Amy Chua’s recent essay in The Wall Street Journal, “Why Chinese Mothers are Superior,” has ignited controversy and drawn both applause and criticism.
The essay is about her new book Battle Hymn of a Tiger Mom, a memoir of her journey as a parent. Her parenting style employs extreme discipline that’s intended to produce academic and musical excellence—an approach she suggests is stereotypical of many Asian Immigrant parents.
In an effort to bring a conscious parent’s perspective to the debate, Namaste Publishing asked Dr Shefali Tsabary, author of the book The Conscious Parent, several pointed questions about the Tiger Mom’s approach to parenting.
What are your initial thoughts on the Tiger Mom controversy?
Amy’s book offers a viewpoint that at first glance seems radical. On further investigation, it becomes clear that it’s not that different from what many parents in fact do. It’s just that she’s blunt about her convictions, which she is unafraid to project onto her children through severe and punitive means. So I don’t see her approach as that different after all.
Far from being new and radical, Amy’s method actually follows one of the most archaic approaches to parenting, which espouses dominance and majors in control because it regards our children as our possessions. Nothing new here. She is advocating a primitive notion of what children require in order to thrive, a parenting style that emanates from and bolsters the parent’s ego.
More importantly, this approach overlooks the potential of the parent-child relationship to initiate a journey of personal growth for not only the child but also the parent, which is what my book The Conscious Parent brings into focus.
Having said this, it seems to me that some who are attacking Amy’s approach are themselves stuck in a binary mode of thinking: she’s wrong, we are right. We don’t want to get into a knee-jerk reaction, but to enter into a thorough investigation of what the parent-child relationship can and should be.
What does the Tiger Mom say that resonates?
She talks about believing in our children's innate potential, as well as the need to focus on their strengths rather than their fragility. This is aligned with the conscious parenting paradigm. However, we can’t isolate focusing on strengths from the method used to bring out our children’s abilities. In fact, the how is key to just how successful we will be in this venture.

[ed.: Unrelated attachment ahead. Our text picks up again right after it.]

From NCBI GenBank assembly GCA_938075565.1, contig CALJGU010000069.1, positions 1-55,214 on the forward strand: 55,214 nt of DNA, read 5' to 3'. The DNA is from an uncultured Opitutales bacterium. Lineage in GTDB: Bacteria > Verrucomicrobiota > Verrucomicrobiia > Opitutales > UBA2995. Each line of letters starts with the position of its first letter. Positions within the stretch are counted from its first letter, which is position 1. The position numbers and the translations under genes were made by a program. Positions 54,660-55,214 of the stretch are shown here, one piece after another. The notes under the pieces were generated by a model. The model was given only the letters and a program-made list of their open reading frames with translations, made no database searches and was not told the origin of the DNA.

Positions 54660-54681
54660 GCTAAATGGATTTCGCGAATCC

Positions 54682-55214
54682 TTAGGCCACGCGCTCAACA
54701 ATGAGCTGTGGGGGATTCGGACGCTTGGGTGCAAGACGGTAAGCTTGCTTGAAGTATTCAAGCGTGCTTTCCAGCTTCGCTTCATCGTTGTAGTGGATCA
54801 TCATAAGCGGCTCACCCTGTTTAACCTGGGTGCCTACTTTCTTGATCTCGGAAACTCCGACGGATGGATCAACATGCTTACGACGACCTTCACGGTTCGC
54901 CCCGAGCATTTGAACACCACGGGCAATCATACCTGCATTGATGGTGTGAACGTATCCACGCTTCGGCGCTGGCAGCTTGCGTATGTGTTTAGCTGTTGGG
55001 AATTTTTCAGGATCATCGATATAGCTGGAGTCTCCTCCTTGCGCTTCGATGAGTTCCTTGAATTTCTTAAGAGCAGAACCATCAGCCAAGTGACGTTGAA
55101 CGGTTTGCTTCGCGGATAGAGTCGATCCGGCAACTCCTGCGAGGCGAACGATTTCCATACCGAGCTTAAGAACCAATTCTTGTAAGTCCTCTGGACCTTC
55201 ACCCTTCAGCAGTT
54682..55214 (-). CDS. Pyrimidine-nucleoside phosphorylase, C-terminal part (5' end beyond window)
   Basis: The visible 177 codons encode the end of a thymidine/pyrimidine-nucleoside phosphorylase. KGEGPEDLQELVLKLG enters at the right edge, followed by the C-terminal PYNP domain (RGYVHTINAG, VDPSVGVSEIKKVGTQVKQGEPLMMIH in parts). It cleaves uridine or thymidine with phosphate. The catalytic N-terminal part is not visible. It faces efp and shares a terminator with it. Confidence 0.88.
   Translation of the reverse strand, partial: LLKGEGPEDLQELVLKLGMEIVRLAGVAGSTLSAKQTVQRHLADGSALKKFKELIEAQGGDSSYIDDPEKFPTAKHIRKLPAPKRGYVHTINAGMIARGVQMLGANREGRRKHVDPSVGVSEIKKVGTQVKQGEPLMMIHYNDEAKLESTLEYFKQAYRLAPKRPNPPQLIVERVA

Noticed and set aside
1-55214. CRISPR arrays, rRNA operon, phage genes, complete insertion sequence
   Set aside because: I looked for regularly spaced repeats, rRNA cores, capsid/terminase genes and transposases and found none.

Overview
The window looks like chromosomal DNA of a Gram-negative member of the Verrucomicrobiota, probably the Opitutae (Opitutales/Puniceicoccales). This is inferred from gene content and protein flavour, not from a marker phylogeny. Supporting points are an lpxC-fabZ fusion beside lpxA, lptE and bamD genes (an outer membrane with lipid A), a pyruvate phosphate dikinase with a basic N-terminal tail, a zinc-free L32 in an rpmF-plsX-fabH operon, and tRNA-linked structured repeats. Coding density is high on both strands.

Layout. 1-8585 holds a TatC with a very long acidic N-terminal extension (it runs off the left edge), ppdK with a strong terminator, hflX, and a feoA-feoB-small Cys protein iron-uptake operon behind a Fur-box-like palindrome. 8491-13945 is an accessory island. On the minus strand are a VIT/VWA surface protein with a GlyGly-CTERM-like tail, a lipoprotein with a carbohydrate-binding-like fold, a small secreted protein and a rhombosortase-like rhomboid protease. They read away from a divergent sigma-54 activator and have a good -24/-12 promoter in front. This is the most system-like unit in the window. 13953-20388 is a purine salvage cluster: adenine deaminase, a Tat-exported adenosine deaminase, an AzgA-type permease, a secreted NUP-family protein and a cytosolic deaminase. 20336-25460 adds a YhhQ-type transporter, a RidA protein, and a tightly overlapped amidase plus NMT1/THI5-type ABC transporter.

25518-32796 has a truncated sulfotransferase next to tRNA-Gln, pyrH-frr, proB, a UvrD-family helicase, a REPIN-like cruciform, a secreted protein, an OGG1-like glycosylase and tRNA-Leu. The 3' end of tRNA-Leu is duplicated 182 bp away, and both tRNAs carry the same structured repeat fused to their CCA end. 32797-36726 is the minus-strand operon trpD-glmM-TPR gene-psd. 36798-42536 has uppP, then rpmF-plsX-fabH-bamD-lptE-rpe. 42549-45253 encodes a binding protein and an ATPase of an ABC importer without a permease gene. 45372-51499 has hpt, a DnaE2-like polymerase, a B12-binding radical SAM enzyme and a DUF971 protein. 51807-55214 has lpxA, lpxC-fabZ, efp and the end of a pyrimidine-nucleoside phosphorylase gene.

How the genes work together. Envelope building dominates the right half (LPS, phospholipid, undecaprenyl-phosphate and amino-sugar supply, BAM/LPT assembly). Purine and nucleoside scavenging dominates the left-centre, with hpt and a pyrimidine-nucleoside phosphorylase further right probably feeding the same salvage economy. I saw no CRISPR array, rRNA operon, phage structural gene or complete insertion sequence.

To see the difference between saying we are focusing on our children’s strengths, and what this actually looks like in terms of implementation, we need to ask what Amy means when she says she believes in a child’s potential. Do children only have the potential to accomplish great things, but not the potential to discover on their own what their natural bent is?
In other words, on the one hand Amy states that children are fully capable, while on the other hand she controls them to such an extent that one might question whether she truly believes in them. How can we believe a child is “great” on one level, then treat them as if they are incapable of wisdom in practice? The approach screams of parental insecurity, not security.
A parent who is secure in themselves has no fear of their child’s imperfections and mistakes, but trusts that children are innately capable of finding themselves. Indeed, the struggle to identify their authentic voice is far more important than the perfect regurgitation of someone else's dream of who they are.
Is this really an East versus West debate? Can you comment from the perspective of an Indian mom?
It is pitched as an East versus West debate because we instinctively gravitate toward polarized positions. After all, it’s polarized debate that sells.
In reality Amy’s approach touches on the parental shadow that’s involved in universally in parenting, affecting parents in both the East and the West. By “shadow,” I’m referring to the parent’s unresolved emotional issues, which is a part of ourselves we generally don’t recognize is invariably active whenever we are in the parenting role.
Amy seems quite unapologetic about her shadow, instead of exercising caution concerning how she may be projecting it onto her children. In contrast, The Conscious Parent cautions parents to constantly check on their own motivation, because what’s really driving the way we parent in any given incident is so often hidden.
Amy’s approach involves the ancient belief that parents should exercise tyranny over a child's will, which from time immemorial has dominated in both the East and the West, though it’s now breaking down in both, the West a little ahead of most of the East.